Eleven years ago today, I stepped out into the then-new world of blogging, thanks to the encouragement of Michelle Rafter’s Blogathon in the early 2010s and the repository of book recommendations that I had written for Barb Langridge’s awesome kids’ book discovery site www.abookandahug.com (still going strong – be sure to take the Reader Personality Type quiz here!).

Ten years ago today, I looked back at a whole month of posts (every day but Sunday) pegged alphabetically from A to Z – wow, I really could create content on a daily basis… for at least one month of the year during the April AtoZ Challenge!

At the end of March every year since, I’ve pondered whether I could really complete another AtoZ, not missing a single alphabetical day (X is so hard). And for 10 years straight, I’ve decided that I should try, and I have succeeded!

Book bloggers don’t get medals or awards for our work promoting books, authors, and illustrators.

Most of us don’t get any money for our writing, some of us get review copies from publishers (thank you, thank you!), and many of us pay out of pocket to host our sites.

We all spend innumerable hours reading, deciding which books to write about, looking at our growing TBR (to-be-read) piles of books…and the books waiting for a review.

Book reviewers may never know whether our recommendation of a specific book led someone to read it… but one review and one book may be what makes life better for one reader – and that is enough for me as I begin my 12th year of BooksYALove.

Have you read any of the 1000+ books that I’ve recommended?
**kmm

X is excitement & mystery of THE INKBERG ENIGMA, by Jonathan King (Graphic novel review)

book cover of The Inkberg Enigma, by Jonathan King. Published by Gecko Press | recommended on BooksYALove.com

Strange activity in the bay,
the Castle looms above town,
so many secrets and so much danger!

In a new town for dad’s museum job, Miro satisfies his old book habit by selling old diving gear and things that he finds in the attic.

Glimpsing a deep-sea fisherman wrapped by a giant tentacle puts Miro and schoolmate Zia at odds with the Works fish-processing plant manager who threatens to tell Miss Danforth, owner of their town… and employer of their parents.

Digging into the town’s history reveals a tragic last-century Antarctic expedition, eerie creatures discovered on that voyage, and enduring links that may endanger their New Zealand coastal town even now!

What really happens inside the Works?
Will Zia’s photos expose dire secrets?
Would reclusive Miss Danforth help the teens?

A pitch-black iceberg and a perilous journey – the expedition journal is a book of secrets within this graphic novel of mystery and discovery!

What local historical fact has taken you by surprise?
**kmm

Book info: The Inkberg Enigma / Jonathan King. Gecko Press, 2020. [author site] [publisher site] Review copy and cover image courtesy of the publisher.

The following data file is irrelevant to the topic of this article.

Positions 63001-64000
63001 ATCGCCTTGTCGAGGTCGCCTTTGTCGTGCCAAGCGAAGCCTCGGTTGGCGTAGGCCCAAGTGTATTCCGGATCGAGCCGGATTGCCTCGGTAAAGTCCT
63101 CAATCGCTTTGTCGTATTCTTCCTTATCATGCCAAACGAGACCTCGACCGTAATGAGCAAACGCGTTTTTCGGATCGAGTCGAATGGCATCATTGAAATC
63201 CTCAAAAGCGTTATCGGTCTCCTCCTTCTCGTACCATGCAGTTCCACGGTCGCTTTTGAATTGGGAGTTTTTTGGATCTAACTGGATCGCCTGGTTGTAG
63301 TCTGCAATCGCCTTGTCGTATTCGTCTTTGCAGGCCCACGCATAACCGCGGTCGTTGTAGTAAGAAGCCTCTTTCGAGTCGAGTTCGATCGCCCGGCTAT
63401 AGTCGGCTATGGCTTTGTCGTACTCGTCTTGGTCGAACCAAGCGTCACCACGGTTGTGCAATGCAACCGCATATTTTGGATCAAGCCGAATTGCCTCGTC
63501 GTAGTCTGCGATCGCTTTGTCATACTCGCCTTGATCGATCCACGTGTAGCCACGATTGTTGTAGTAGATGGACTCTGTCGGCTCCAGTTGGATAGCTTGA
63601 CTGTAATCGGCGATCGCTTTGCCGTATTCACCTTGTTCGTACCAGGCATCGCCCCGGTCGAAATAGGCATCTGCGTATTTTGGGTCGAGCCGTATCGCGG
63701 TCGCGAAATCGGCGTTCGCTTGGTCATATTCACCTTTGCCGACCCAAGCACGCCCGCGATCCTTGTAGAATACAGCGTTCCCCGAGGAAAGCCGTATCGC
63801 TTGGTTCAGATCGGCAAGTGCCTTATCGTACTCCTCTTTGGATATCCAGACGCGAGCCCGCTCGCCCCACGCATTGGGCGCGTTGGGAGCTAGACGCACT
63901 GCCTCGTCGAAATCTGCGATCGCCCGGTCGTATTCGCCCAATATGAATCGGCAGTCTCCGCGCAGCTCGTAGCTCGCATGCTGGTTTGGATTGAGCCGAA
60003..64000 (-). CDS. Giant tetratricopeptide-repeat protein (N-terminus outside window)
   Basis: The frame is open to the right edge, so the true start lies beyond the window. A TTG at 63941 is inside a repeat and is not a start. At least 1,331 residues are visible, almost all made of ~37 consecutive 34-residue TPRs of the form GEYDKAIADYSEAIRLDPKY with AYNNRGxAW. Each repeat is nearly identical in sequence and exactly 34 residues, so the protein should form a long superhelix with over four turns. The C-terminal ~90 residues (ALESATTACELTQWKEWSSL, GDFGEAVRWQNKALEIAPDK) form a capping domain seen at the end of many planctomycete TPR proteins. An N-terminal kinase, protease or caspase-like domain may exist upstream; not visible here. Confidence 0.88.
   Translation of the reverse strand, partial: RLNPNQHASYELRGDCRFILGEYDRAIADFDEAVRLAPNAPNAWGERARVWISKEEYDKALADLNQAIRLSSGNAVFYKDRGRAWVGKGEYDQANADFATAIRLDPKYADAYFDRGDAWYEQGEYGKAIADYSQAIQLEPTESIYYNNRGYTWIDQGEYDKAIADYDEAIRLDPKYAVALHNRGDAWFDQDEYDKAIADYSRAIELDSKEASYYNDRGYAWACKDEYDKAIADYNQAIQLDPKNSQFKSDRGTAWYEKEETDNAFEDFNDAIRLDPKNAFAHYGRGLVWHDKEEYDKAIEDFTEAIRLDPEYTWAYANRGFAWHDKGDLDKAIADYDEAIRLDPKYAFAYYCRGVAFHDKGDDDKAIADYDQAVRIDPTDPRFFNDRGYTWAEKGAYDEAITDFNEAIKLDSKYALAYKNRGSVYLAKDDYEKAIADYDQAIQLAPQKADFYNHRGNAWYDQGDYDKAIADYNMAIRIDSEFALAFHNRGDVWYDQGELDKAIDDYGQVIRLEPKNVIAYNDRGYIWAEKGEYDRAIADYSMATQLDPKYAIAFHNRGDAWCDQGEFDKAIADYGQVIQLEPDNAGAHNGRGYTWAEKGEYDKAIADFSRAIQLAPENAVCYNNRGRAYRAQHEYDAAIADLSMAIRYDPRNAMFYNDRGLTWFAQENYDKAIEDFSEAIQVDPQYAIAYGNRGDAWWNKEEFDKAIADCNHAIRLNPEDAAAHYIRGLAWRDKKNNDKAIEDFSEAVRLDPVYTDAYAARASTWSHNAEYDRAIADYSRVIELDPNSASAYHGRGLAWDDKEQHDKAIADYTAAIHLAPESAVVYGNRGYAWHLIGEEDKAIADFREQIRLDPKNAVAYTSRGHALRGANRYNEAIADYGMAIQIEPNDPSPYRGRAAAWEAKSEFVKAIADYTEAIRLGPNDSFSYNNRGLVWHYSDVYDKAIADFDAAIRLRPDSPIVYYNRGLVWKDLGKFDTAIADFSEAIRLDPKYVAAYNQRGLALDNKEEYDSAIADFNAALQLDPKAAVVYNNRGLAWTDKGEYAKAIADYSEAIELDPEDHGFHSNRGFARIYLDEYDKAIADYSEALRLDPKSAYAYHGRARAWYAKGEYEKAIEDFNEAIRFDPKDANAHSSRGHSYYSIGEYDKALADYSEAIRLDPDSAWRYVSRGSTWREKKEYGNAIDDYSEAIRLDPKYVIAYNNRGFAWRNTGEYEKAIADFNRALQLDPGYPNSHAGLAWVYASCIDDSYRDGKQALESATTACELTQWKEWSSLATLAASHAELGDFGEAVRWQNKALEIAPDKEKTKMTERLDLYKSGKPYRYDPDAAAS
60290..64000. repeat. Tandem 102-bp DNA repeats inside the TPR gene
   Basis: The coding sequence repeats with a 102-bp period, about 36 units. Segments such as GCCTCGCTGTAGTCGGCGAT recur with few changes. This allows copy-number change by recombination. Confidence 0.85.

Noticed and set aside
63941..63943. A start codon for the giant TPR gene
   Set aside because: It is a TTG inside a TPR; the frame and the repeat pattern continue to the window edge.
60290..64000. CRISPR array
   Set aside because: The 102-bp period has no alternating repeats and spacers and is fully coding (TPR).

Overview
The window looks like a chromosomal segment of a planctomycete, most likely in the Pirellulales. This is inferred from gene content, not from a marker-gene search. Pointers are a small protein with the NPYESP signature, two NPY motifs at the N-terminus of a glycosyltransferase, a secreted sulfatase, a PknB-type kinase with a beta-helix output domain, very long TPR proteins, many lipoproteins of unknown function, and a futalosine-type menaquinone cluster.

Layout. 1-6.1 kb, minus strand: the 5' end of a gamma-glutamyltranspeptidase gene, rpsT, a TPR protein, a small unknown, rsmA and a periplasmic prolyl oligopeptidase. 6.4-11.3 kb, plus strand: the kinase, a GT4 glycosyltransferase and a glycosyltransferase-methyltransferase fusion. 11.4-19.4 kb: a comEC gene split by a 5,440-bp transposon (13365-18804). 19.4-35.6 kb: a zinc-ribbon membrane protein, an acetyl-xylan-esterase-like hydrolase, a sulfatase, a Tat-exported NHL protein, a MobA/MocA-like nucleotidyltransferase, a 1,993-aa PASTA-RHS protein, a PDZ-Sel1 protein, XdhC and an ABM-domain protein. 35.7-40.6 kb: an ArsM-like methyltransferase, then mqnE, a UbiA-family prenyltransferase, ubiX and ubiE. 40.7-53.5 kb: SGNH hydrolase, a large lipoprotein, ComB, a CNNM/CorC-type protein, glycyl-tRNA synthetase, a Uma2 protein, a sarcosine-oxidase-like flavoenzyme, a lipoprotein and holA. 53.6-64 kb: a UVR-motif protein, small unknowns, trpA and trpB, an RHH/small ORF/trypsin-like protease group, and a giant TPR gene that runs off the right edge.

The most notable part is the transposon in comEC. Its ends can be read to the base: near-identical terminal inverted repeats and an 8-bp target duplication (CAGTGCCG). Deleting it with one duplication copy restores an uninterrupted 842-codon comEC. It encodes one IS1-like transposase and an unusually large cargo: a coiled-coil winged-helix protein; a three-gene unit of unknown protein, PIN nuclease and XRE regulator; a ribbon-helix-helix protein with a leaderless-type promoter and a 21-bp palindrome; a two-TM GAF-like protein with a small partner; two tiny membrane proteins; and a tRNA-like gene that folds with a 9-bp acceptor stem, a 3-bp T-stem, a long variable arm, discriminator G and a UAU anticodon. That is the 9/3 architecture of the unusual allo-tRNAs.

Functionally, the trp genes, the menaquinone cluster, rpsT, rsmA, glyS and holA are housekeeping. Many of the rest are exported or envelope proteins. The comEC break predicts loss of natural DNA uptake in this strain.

E is empowering words by THE LIGHTNING DREAMER: Cuba’s Greatest Abolitionist, by Margarita Engle (YA book review)

book cover of The Lightning Dreamer, by Margarita Engle. Published by Harcourt | recommended on BooksYALove.com

Reading is escape.
Forbidden now, freedom removed –
She will tell new stories!

Of course she must marry someday, but Tula is told by her grandfather that the highest bidder will claim her next year, that her mother and stepfather will gain enough money in 1828 to buy more slaves to save their Cuban sugar plantation from ruin, that the thirteen year old’s too-brief time with her late father’s books will end forever.

Sent to wait at the convent, Tula meets nuns who accept every child abandoned because their skin is darker, who save every book they can find, who allow her to read the silenced poet Heredia’s calls for equality.

She writes plays and allegories that hide freedom’s songs within folktales, hiding them in her brother’s room. She dreams with her best friends of marriage based on love. She is betrayed, and yet continues composing messages of hope.

As the abolition of slavery is discussed publicly in America’s north, silence reigns on the island of Cuba, enforced by the whip and imprisonment. But what prison bars can keep captive the words of truth?

This novel-in-verse by the author of Jazz Owls (my review) and With a Star in My Hand (my review) sprinkles the voices of Mama, the nuns, and others among Tula’s poems about dreams, love, and a better future for all. Based on the life of Gertrudis Gomez de Avellaneda (1814-1873).

What are your powerful dreams?
**kmm

Book info: The Lightning Dreamer: Cuba’s Greatest Abolitionist / Margarita Engle. Harcourt, hardcover 2013, paperback 2015. [author site] [publisher site] Personal collection; cover image courtesy of the publisher.

Almost time for A2Z Challenge – 26 book reviews in April!

logo of 2021 Blogging from A to Z April Challenge

Every year, I debate with myself about committing to the April A-to-Z Challenge – posting 26 alphabetic entries during April (every day except Sundays).